Pope's No. 2: Priest Celibacy Not Set in Stone
Says it's up for discussion, though it is an important tradition
By Ruth Brown, Newser Staff
Posted Sep 11, 2013 11:20 AM CDT
Italian archbishop Pietro Parolin speaks to the media in Hanoi, Vietnam.   (AP Photo/ Chau Doan, File)

(Newser) – While Pope Francis is off puttering around in a second-hand car, his soon-to-be secretary of state has been doing something even more controversial: talking about priestly celibacy. When he was asked about it by a Venezuelan newspaper, Archbishop Pietro Parolin said the matter was open to discussion. "Celibacy is not an institution, but look, it is also true that you can discuss (it) because as you say this is not a dogma, a dogma of the church," Parolin said, per NBC News.

He did, however, stress that it is a long-held Catholic tradition. "The efforts that the church made to keep ecclesiastical celibacy, to impose ecclesiastical celibacy, have to be taken into consideration," he said. "One cannot say simply that this belongs in the past." National Catholic Reporter has a translated transcript of Parolin's full comments, and posits that what he said isn't considered too controversial by moderate Catholics. "What the interview confirms is not so much a spirit of revolution on Francis's watch," argues writer John L. Allen Jr., "but rather the generally pragmatic and moderate stamp of his papacy."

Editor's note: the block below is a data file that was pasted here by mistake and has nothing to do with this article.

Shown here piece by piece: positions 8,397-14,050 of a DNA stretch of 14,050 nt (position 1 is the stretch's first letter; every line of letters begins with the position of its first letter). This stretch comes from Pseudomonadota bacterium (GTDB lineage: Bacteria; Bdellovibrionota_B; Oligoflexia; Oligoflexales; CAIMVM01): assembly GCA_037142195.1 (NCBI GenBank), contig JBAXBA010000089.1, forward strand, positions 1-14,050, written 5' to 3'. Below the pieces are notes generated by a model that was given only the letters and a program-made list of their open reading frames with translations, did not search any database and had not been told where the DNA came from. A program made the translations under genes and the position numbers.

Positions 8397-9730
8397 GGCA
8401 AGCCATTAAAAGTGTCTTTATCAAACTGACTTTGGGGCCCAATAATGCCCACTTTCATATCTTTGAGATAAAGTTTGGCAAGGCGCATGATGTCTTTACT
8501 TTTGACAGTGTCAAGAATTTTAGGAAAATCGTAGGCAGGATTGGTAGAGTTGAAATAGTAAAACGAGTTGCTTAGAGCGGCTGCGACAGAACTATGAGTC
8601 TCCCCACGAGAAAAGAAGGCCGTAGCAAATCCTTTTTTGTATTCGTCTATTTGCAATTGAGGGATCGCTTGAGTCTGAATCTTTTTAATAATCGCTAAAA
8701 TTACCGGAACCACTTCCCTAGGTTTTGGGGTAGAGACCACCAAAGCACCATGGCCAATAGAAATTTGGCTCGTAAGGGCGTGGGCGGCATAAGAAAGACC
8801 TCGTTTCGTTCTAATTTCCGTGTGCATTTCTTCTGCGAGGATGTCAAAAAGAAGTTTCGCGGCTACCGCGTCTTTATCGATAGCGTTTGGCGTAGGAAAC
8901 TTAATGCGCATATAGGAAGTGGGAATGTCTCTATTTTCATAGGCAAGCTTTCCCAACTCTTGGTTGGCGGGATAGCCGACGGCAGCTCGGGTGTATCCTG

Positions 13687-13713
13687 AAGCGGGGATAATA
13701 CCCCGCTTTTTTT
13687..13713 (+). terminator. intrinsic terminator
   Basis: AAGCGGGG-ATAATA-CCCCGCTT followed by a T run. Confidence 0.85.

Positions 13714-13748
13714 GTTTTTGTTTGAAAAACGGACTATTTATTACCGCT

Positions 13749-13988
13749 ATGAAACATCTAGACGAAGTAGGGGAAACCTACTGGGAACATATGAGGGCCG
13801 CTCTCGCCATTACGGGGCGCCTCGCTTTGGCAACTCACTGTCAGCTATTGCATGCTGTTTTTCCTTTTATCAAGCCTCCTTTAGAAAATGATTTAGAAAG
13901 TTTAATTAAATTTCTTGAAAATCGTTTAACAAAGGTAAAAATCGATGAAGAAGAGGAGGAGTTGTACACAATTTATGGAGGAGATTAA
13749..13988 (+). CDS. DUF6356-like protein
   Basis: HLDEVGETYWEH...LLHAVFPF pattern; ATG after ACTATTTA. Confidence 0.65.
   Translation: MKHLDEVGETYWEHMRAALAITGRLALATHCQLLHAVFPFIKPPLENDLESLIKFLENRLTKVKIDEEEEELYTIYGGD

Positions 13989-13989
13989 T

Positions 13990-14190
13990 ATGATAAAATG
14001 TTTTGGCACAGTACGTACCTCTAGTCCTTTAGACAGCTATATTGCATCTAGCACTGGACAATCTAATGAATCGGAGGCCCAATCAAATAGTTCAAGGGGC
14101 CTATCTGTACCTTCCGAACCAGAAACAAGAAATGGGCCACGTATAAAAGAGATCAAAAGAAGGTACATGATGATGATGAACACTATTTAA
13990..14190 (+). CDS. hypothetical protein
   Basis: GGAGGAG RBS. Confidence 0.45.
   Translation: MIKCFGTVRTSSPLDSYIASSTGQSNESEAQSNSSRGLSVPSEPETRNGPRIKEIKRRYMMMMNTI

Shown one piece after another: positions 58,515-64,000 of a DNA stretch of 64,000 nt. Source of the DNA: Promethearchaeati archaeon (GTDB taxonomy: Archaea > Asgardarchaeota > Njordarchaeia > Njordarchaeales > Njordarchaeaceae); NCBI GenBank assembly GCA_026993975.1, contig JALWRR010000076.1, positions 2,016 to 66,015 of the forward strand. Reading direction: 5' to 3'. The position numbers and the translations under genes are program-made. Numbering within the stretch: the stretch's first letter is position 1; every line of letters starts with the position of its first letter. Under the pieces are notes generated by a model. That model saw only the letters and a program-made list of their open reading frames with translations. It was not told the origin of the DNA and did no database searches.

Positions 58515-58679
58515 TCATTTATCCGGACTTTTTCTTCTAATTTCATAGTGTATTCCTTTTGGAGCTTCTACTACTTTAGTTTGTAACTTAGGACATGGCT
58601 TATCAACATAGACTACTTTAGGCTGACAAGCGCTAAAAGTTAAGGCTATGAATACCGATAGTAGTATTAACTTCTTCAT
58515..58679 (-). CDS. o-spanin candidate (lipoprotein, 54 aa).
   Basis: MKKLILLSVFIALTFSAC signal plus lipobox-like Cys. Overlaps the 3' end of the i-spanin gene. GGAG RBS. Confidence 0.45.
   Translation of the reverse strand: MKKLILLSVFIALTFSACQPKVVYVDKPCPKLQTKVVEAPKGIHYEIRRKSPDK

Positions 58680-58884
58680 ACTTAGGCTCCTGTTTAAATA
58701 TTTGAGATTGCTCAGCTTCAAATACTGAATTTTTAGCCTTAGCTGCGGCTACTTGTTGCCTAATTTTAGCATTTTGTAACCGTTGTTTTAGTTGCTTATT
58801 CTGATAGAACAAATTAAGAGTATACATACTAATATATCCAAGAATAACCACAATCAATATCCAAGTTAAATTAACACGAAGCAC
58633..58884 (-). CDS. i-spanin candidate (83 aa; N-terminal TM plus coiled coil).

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Sep 12, 2013 4:46 AM CDT
He then asked the reporter if she is busy Saturday night
Sep 12, 2013 2:17 AM CDT
Obama for pope!
Sep 11, 2013 8:42 PM CDT
The Catholic church has supposedly been around for 2,000 years, and introduced celibacy only 1,000 years ago, so about half way through its existence so far. As he said, it is a tradition not a dogma, and abolition would not be as traumatic as its introduction (history records that married priests were not supposed to sleep with their wives). Actually what they did was first prohibit sex the 24 hours before mass, and then increase the frequency of mass from weekly to daily. That's the truth, and I'm not making that up. It's past time they changed or they will run out of priests anyway. Used to be they had Irish priests all over the world, but now they have Polish priests in Ireland.